Fork in the Road, Part 1-Page 2

4. Stop demonizing our neighbors.
We called Bill Clinton every name in the book and even impeached him, and that didn’t work. We called Obama every name in the book, and all we did was help him to portray his failures as Bush’s fault and energize his base all the more. We called Sandra Fluke a “slut” and all we did was scare even more skittish advertisers away from conservative talk radio.

Yes, there is a double standard here. You should see some of the Tweets I receive after appearing on MSNBC, like when someone tweeted after I defended Richard Mourdock he hoped my daughters would get raped. We watch homosexual activists glitter bomb conservatives and can only imagine what would happen if we returned such fire. It’s not fair, but it is what it is.

I am as fiery as the next guy, and at times have not been able to hold my tongue, especially when it’s fun not to. But I’ve learned that while we don’t need to moderate our principles we do need to temper our approach. Ann Coulter shrillness may sell books to the already-converted, but it’s losing the culture at-large. We no longer have a country that accepts many of our premises, so we have to go into evangelism mode. That requires a relationship and trust, and it’s hard to build that rapport with people while demonizing them. Pardon the cliché, but we need happy warriors. As the late D.L. Moody once said, “When you’re winsome you win some.”

Most of our neighbors we are angry with for voting the way they did don’t go to church and were taught things about this country in public schools that are contrary to this nation’s actual history. How should we expect them to vote given those circumstances? We’re not a silent majority anymore. We’re a plurality in danger of becoming a minority. If you want our neighbors to vote differently, then we have to change their worldview.

5. We need solutions – not just values.
Obama won young voters again despite the fact they’re the group hardest hit by his policies. They will be saddled with all the debt we’re tacking on, and live in a more dangerous world in the long run with the emergence of the Arab Spring, the Muslim Brotherhood in Egypt, and a nuclear Iran.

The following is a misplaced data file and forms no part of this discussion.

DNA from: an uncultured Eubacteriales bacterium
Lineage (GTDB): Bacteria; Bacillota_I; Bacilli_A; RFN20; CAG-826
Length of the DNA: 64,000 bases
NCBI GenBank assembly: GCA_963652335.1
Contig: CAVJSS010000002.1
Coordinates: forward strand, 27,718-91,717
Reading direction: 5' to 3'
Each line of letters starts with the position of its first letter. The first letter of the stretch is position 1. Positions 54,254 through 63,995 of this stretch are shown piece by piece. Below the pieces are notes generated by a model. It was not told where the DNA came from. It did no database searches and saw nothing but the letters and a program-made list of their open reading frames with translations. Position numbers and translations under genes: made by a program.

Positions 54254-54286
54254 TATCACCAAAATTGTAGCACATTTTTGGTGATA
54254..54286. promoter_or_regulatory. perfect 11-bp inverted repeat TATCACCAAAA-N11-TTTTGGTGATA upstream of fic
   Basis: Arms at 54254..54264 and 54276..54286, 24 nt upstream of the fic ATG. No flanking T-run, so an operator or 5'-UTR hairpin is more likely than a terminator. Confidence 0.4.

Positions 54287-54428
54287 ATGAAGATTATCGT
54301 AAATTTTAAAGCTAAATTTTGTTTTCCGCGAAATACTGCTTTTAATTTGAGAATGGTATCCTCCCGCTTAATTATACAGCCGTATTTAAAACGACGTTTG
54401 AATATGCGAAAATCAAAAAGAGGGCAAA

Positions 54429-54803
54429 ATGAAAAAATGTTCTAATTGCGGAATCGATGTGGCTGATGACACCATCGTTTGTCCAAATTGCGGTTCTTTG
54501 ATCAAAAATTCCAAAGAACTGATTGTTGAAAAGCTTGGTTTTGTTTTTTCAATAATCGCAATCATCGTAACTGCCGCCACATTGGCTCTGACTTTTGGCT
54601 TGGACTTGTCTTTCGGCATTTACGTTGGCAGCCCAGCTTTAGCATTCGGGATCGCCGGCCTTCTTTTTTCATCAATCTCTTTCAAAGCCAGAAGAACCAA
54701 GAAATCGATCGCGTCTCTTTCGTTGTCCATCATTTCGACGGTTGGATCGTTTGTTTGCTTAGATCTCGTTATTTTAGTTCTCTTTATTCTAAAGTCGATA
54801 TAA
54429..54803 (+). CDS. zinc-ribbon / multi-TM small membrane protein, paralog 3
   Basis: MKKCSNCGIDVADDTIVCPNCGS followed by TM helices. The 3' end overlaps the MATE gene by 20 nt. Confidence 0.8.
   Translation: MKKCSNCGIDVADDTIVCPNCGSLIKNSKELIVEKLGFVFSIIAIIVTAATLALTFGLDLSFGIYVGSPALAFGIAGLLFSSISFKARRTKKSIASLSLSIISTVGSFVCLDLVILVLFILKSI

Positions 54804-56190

We are losing them by trying to win them over to values that make freedom possible – Judeo-Christian morality, personal responsibility, limited government, etc. – yet they have been educated in an environment that makes these values foreign to them. It will only get harder to win them over as they get older.

For example, they don’t see the Second Amendment as a requirement to keep freedom secure from government tyranny, but rather gun control as a means of stopping little children from being killed by gang violence or gun accidents. See, they’re not looking for values, they’re looking for solutions.

For better or for worse, there is one Republican who has been attracting younger voters in the past two presidential primaries, and that’s Ron Paul. Granted, some are those whose only goal is to legalize marijuana, but that’s also a lazy stereotype. Many of them are young people who don’t understand why it’s their responsibility to pay for the lack of fiscal discipline of their forefathers, and why they have to die in foreign lands nation-building when our nation is declining here. Paul is offering them solutions to these problems and not just values. I don’t agree with all of Paul’s solutions, but I do think we could learn from this approach.

Do we have a solution for these young voters to their problems? Furthermore, do we have solutions to the problems with healthcare and job creation that middle class voters think much more about than they do the deeper moral crisis in the country? Changing worldviews is a long-term goal, but in the short-term we can still win elections by coming up with real conservative solutions to people’s problems as opposed to a general discussion of values.

Working class whites in Ohio who typically vote Republican and voted for Obama don’t see him as a Marxist putting us on the road to Greece. They see Obama as the guy that saved daddy’s job at the Chrysler plant and thus kept food on the family’s table.

Solutions trump values every time because people always vote out of vested interest.

Read the conclusion HERE.